Wednesday, 19 August 2015

Lines of the Day: August 19, 2015.

Michael Whynot. Head studies. Red chalk.


Why is the human form so challenging to draw? Why do draftsmen struggle with the head, for instance? It is due to the simple fact that we are attempting to represent on a two dimensional surface, something which is constructed in three.

Notice that when children draw the head, it is usually in profile, or straight on, and typically flat; they ignore the dimension of depth entirely. But, if we want to progress in our work, we must embrace depth.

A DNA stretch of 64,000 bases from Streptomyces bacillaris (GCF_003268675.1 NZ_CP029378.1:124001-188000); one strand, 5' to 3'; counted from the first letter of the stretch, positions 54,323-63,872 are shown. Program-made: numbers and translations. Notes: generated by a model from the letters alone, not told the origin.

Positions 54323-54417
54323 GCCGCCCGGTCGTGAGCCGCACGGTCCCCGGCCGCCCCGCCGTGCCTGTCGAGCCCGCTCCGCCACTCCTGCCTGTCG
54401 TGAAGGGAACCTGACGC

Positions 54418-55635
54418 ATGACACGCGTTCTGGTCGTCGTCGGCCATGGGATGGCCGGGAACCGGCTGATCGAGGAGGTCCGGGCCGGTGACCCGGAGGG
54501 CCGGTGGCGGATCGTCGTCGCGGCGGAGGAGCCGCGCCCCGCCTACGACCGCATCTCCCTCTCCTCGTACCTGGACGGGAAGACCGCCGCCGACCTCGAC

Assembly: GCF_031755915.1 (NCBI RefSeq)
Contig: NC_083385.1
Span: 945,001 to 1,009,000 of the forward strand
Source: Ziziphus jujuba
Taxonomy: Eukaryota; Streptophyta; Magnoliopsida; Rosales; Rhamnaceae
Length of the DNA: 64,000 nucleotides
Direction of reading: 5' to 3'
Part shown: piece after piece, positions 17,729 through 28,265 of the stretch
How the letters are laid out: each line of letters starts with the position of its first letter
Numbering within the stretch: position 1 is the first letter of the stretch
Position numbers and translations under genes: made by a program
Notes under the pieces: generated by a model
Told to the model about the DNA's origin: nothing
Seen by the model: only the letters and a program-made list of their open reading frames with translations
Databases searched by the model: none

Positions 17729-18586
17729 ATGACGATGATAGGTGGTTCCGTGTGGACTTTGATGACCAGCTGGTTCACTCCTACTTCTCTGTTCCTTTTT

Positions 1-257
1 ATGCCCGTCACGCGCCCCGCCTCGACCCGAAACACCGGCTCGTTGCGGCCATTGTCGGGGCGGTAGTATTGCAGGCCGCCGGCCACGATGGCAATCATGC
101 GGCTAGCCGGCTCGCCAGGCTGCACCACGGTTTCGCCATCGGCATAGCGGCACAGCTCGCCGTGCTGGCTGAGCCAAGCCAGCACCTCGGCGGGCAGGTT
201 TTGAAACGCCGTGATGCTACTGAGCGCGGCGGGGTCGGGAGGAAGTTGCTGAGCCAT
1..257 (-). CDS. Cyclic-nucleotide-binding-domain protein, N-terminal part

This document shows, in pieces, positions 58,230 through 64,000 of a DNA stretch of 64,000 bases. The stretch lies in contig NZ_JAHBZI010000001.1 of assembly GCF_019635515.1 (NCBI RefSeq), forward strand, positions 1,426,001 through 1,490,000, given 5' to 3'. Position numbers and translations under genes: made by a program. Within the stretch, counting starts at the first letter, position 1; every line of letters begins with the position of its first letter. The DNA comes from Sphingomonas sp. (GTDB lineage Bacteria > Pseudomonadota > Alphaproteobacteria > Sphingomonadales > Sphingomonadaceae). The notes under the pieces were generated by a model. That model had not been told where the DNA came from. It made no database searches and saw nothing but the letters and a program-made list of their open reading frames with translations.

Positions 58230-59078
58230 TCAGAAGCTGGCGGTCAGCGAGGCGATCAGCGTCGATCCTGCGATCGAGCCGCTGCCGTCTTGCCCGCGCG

And, even then, if we think we have a system down for drawing the head, suddenly the model turns to a three quarter view, and everything changes; that is our next problem: three dimensional objects, in nature, rarely look the same once our point of view changes. Heads twist, tilt, raise and lower; often doing all simultaneously. And every part of our human anatomy poses similar difficulties. This is why mastery of the human form can take a lifetime. But, like any ability, hard fought for, the rewards are well worth the struggle.